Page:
The Chinese government has confirmed the introduction of new tariffs on 128 US products, further escalating the recent trade tensions between the world's two largest economies.
China's ministry of commerce has indicated that current tariff concessions on 120 US products are being rescinded, including fresh and dried fruits, almonds, pistachios and wine, as well as steel pipes. All of these will now be subject to an additional 15 per cent tariff, while eight other items - including frozen pork and recycled aluminum - will be affected by a new 25 per cent tariff.
The value of the affected commodities is estimated at around $3 billion (€2.14 billion), prompting concerns that the sectors most likely to be directly affected, such as the US food industry, will face a significant financial impact.
These measures are being pushed through by the Chinese government in response to recent moves away from trade liberalization by the US, which has adopted a number of controversial protectionist policies under the presidency of Donald Trump.
Specifically, the new Chinese tariffs have been enacted in retaliation following President Trump's contentious decision to introduce a ten per cent levy on aluminum imports and a 25 per cent duty on steel shipments, as well as proposed tariffs on $60 billion worth of Chinese imports.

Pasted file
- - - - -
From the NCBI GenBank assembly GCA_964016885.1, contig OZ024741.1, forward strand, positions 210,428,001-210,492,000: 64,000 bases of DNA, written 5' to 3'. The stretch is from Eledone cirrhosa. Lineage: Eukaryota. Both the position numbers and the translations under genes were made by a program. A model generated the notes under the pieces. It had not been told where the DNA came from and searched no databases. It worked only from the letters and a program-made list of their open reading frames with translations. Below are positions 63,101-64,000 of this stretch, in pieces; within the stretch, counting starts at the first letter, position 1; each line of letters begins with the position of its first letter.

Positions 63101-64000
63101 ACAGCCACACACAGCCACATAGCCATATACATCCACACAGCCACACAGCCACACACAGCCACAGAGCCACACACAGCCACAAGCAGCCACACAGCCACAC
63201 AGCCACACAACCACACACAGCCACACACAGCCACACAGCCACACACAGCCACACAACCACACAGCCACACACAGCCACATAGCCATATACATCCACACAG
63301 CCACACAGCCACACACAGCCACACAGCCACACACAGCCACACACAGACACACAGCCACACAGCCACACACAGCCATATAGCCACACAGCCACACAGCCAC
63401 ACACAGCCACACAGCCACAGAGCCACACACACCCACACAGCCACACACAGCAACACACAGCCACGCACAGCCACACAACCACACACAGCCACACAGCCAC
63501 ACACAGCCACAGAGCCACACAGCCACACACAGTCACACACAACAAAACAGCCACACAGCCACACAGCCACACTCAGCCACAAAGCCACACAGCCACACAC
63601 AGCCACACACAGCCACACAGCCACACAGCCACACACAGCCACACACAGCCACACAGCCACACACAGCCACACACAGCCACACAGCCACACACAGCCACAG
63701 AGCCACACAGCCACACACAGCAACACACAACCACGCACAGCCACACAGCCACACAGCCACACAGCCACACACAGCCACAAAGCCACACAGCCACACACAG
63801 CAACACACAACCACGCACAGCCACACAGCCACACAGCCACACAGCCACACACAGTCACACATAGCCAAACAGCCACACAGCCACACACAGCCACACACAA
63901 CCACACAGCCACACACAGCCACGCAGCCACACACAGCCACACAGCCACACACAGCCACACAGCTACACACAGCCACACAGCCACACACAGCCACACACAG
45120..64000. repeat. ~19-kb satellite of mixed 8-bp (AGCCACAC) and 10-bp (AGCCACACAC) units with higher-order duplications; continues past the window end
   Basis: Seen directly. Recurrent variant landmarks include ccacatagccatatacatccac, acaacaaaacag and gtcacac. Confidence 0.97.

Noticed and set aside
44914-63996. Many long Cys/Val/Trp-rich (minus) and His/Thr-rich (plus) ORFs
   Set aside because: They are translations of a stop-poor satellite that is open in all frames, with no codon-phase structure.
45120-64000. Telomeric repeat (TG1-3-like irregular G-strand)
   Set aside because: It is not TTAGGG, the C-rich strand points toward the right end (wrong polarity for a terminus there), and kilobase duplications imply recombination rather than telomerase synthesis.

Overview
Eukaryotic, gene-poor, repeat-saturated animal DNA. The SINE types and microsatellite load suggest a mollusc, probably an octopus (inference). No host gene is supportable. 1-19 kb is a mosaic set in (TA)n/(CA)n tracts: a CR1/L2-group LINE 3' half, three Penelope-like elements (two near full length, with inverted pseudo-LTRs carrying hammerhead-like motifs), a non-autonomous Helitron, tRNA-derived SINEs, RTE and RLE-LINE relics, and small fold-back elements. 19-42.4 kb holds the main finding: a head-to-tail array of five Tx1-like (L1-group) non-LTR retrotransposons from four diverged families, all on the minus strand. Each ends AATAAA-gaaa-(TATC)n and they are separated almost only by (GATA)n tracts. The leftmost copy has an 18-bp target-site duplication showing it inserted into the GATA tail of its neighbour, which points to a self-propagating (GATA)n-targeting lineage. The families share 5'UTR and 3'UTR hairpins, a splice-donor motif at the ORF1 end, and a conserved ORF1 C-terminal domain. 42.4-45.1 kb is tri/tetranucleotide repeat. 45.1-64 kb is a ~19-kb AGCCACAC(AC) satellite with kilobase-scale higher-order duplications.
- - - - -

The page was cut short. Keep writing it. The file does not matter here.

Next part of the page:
The deterioration of diplomatic relations between the US and China since President Trump assumed office has led to concerns that a global trade war could be imminent, which would result in reduced global demand and a higher price for essential goods, the impact of which could be felt worldwide.
It is now expected that further retaliatory action from China is likely to occur once the US provides more details on which products its newest planned tariffs will target.